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If I was granted a TRO before but denied a permanent restraining order, how does this affect my chances pertaining to a new TRO?

Los Angeles, CA |

I was denied a restraining order in 2011. A few months ago, I was granted a TRO but denied a permanent restraining order. Now, I have a current TRO with temporary custody orders set in place. The permanent restraining order hearing is approaching. How do my prior attempts to get a permanent restraining order affect my current case? Does it negatively affect things because I have unsuccessfully attempted to get a permanent order before? Or, do my prior attempts increase validity showing that this is an on-going situation? Are there any tips that could help grant a restraining order? Thank you.

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Attorney answers 4


The answer to your query depends largely on the reasons for the denials of your previous requests. I have observed a great many cases in which Pro Per litigants simply failed to factually support their requests. In other words, they would identify, in general terms, that an incident occurred, but failed to cite the date, time, location, specific acts of violence (e.g., "she then hit me on the right side of the face, near my eye, with the cell phone she had in her right hand.") and injuries. If the Court determined that your previous allegations were simply untrue or not credible, that could hurt you moving forward. But if it was simply that you failed to be specific enough to carry your burden of proof, it would likely have little, if any effect.

Whenever the stakes are this high (your potential safety) you should always consult with a lawyer. The lawyer will make sure that the specific facts necessary (if they exists) will be made known to the Judge so that you have the best chance of getting the orders you need.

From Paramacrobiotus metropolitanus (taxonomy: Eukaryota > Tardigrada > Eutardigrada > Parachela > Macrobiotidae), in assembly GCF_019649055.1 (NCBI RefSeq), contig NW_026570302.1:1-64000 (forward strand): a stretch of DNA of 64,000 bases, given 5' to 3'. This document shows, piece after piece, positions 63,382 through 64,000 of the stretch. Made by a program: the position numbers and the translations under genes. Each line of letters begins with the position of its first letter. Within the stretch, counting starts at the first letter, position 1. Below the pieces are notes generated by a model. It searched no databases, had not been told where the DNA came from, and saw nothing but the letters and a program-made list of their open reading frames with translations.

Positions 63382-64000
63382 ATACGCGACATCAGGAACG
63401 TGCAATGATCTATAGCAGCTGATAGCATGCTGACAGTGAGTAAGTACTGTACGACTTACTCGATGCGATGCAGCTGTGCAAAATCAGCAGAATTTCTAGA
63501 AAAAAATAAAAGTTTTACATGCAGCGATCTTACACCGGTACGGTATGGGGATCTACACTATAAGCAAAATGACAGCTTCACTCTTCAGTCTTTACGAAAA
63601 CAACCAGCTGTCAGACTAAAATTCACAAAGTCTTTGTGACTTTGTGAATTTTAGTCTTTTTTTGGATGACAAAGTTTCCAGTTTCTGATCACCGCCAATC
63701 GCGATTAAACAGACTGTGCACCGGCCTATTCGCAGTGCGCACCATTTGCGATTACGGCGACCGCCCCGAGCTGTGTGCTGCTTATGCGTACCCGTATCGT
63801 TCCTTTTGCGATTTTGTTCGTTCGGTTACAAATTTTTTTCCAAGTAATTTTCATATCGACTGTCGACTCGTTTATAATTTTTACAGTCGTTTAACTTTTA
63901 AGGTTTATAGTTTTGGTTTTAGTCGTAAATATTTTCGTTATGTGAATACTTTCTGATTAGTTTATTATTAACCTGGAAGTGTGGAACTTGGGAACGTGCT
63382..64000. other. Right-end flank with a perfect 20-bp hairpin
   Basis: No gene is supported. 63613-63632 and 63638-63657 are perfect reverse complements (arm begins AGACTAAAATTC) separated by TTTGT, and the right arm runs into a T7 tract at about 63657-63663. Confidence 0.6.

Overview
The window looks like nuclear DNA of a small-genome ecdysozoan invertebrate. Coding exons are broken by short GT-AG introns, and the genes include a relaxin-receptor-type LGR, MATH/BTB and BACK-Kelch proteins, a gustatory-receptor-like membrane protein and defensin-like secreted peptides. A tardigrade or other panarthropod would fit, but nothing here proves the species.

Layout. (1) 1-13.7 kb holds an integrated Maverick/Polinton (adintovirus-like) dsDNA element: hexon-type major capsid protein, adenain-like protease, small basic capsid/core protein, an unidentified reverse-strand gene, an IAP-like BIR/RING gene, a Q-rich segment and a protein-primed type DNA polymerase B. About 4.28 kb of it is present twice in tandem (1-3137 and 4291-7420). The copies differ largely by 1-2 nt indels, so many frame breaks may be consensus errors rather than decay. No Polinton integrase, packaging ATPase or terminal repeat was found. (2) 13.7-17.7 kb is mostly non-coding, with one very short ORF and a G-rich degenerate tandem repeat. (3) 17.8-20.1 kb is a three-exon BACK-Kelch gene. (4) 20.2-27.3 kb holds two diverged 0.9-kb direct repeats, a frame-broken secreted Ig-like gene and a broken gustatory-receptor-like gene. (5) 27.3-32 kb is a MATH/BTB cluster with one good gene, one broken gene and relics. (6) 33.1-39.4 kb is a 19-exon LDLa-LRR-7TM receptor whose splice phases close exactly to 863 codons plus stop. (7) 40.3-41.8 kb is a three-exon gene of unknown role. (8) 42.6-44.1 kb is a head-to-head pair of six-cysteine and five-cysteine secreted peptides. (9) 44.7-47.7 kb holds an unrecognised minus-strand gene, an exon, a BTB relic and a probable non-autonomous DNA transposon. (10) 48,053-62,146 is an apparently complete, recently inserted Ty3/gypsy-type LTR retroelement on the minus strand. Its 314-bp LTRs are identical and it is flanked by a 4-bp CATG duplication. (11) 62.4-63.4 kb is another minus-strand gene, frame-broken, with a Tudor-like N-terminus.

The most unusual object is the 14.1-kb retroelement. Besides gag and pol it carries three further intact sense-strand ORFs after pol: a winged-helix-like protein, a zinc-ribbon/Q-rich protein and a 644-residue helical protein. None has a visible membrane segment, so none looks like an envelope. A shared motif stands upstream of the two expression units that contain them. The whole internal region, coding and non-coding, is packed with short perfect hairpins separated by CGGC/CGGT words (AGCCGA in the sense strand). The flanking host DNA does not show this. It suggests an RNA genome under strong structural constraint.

Many attorneys like myself, do limited scope agreements, where they only prepare the papers for court and try to prepare you to testify it is far less expensive; I always recommend consulting and using an attorney when you can afford one as that usually increases your chances of winning. But if you can’t afford one, consult with one. It is often worth the 2 or 3 hours to know what to say and how to say it. I am available by phone for appointments

I handle family law matters: child custody, property dispute in Los Angeles or Orange County, California. Always consult attorneys in your state!! Use Avvo’s tab “find a Lawyer” above.

In child custody, the simplest explanation is “what is in the best interests of the child (ren). In support: proof of earnings, needs of the children and percentage of time spent with the child(ren).

My name is Stephen R. Cohen and have practiced since 1974. I practice in Los Angeles and Orange County, CA. These answers do not create an attorney client relationship. My answers may offend I believe in telling the truth, I use common sense as well as the law. Other state's laws may differ.. There are a lot of really good attorneys on this site, I will do limited appearances which are preparation of court documents it is , less expensive. However generally I believe an attorney is better than none.


You may want to get help via domestic violence legal aid centers like Harriet Buhai or Neighborhood Legal Services of LA.


It really depends on the facts that make up the grounds for the more recent TRO. The facts should stand on their own. However, if the last restraining order was a close call, I think you can demonstrate to the judge that this is a pattern and (without directly saying it) that it was a mistake to deny the restraining order last time, and the proof is that it happened again. Remember the restraining order hearing is a mini-trial. Make sure you bring any witnesses to court with you and be prepared to examine them (ask them questions about what they observed). In order to prove that the permanent restraining should issue, it has to be more than a he said/she said situation. You must have facts to prove your case -- pictures of injury can be very strong evidence. Also, don't forget emails and texts with threats or admissions.

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